Thursday, September 29, 2011

Good Vibrations

(Click on images to enlarge)

I was looking up some vintage advertising for today’s post and came across the above advertisement for the Vibra-Finger.  It is readily apparent to us today that the device is a vibrator, but the advertising of that period wasn’t so forthcoming (no pun intended), such devices then being commonly  disguised as therapeutic massagers.  This has resulted in some interesting ads, a selection of which appear at the end of this post.  They date from the 1890’s through to the 1950’s.

The following brief history of vibators  is from Wikipedia:

For centuries, doctors had been treating women for a wide variety of illnesses by performing what is now recognized as masturbation. The "pelvic massage" was especially common in the treatment of fem ale hysteria during the Victorian Era, as the point of such manipulation was to cause "hysterical paroxysm" (orgasm) in the patient. However, not only did they regard the "vulvular stimulation" required as having nothing to do with sex, but reportedly found it time-consuming and hard work.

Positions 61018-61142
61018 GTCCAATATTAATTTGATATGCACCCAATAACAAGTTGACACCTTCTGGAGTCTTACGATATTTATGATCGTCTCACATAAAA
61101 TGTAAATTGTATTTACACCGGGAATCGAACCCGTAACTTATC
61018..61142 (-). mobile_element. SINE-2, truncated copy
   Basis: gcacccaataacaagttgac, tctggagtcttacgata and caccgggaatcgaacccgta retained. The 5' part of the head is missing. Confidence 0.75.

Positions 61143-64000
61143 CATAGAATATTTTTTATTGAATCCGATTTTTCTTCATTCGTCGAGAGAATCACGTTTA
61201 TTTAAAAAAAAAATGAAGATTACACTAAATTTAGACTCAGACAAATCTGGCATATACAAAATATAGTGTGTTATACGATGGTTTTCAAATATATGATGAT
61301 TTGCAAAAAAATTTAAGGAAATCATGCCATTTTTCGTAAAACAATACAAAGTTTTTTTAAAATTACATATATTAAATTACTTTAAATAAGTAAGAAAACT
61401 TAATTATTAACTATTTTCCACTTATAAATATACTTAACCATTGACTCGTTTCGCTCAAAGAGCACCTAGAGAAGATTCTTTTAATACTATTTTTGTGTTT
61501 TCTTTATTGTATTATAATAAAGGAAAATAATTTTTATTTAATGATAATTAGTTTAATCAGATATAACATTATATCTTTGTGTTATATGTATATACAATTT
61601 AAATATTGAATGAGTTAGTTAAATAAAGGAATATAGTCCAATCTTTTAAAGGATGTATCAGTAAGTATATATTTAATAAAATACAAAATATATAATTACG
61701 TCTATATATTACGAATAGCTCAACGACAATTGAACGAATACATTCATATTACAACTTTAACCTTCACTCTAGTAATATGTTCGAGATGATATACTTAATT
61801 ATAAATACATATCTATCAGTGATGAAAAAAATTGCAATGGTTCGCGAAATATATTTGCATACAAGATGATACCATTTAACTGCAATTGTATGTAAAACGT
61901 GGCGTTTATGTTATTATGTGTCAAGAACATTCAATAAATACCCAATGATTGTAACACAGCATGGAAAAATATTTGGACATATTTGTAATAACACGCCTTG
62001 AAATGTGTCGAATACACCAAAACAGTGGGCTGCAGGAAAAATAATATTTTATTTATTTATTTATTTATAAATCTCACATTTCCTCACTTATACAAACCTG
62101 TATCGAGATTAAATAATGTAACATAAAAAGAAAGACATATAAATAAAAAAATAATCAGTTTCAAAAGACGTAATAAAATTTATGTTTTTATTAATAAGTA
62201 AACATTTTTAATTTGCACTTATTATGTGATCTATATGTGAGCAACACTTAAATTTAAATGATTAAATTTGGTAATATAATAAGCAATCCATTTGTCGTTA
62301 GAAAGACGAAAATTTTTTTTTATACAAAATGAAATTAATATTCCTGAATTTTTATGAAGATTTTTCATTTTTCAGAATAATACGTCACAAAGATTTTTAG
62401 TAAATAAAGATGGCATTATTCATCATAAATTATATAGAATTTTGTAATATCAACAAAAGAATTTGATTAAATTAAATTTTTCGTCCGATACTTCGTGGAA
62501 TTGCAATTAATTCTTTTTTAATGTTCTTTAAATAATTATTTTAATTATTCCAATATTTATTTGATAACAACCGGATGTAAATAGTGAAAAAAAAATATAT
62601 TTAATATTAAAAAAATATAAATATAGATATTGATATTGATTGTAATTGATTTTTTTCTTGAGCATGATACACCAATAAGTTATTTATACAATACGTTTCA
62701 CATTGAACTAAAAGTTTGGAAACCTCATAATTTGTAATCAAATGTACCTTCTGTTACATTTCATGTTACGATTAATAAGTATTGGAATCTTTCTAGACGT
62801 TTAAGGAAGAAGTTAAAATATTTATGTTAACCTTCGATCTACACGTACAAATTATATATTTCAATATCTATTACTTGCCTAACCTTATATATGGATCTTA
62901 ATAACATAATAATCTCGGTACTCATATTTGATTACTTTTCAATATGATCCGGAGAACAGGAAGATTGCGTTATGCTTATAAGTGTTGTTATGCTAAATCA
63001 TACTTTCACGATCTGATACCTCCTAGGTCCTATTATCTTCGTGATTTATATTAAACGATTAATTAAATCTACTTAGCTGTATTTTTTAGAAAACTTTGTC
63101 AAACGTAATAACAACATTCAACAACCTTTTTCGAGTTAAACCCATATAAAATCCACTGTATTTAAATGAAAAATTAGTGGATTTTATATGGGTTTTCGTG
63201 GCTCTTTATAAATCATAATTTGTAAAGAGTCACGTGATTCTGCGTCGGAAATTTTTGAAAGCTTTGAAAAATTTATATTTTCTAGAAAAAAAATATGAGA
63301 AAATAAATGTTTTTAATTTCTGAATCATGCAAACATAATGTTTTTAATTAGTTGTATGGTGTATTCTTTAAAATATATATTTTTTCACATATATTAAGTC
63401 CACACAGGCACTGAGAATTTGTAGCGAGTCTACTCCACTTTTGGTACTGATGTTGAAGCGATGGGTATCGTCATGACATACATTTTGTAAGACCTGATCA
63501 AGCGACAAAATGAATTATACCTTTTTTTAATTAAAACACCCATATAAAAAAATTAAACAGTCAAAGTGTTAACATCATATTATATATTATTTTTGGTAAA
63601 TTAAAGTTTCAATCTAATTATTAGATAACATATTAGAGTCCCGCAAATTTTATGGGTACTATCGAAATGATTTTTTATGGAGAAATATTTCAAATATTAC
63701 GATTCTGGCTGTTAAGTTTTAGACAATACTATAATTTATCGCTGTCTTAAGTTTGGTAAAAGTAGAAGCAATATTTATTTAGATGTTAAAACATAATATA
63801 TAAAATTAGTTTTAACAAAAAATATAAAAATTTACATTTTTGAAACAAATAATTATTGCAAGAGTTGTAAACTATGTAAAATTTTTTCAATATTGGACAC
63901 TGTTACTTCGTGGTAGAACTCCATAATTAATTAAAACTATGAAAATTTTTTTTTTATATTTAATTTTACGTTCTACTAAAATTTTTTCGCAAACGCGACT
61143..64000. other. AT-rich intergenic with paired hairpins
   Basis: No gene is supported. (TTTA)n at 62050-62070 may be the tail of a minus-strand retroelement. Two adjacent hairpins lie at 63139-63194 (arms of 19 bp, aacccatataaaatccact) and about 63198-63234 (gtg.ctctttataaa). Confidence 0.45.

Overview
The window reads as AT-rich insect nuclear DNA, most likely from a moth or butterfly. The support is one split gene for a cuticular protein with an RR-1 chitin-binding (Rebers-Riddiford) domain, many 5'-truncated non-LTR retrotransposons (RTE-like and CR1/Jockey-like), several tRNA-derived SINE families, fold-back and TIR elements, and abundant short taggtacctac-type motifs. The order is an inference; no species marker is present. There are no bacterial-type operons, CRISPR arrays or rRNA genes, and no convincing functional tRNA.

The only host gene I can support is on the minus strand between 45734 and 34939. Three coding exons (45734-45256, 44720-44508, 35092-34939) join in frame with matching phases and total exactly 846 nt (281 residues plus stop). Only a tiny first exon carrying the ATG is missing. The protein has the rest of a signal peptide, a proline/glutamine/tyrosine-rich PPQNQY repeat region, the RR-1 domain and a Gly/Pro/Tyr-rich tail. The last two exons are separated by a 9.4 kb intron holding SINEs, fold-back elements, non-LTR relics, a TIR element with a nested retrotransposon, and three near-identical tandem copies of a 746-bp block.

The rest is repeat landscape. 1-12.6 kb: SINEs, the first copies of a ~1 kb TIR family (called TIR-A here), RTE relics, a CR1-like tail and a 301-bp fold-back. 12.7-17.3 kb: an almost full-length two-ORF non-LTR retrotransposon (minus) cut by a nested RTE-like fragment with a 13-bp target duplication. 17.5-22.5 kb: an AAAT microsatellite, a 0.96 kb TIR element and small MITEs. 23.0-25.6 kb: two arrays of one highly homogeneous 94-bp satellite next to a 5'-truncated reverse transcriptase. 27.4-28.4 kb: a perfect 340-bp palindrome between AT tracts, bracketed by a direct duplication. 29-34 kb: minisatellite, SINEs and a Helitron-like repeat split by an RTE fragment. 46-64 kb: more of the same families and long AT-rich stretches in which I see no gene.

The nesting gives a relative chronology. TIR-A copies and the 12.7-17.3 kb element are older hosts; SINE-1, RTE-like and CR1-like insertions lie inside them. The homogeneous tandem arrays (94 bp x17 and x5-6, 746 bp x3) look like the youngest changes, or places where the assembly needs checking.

One of the first vibrators was a steam-powered device called the "Manipulator", which was created by American physician George Taylor, M.D. This machine was a rather awkward device, but was still heralded as some relief for the doctors who found themselves suffering from fatigued wrists and hands.  Circa 1880, Dr. Joseph Mortimer Granville patented the first electromechanical vibrator, then, in 1902, the American company Hamilton Beach patented the first electric vibrator available for retail sale, making the vibrator the fifth domestic appliance to be electrified, after the sewing machine, fan, tea kettle and toaster, and about a decade before the vacuun cleaner and electric iron.

The home versions soon became extremely popular, with advertisements in periodicals such as Needlecraft, Woman’s Home Companion, Modern Priscilla, and the Sears, Roebuck catalogue.. These disappeared in the 1920s, apparently because their appearance in pornography made it no longer tenable for polite society to avoid the sexual connotations of the devices.

The vibrator re-emerged due to the sexual revolution of the 1960s. On June 30, 1966, Jon H. Tavel applied for a patent for the "Cordless Electric Vibrator for Use on the Human Body", ushering in the modern personal vibrator. The patent application referenced an earlier patent dating back to 1938, for a flashlight with a shape that left little doubt as to a possible alternate use. The cordless vibrator was patented on March 28, 1968, and was soon followed by such improvements as multi-speed and one-piece construction, which made it cheaper to manufacture and easier to clean.

Some ads. . .


  1. And they say that the vibrator is a contemporary invention. This shows that man seeks longtime other forms of pleasure.

  2. Wow1!!


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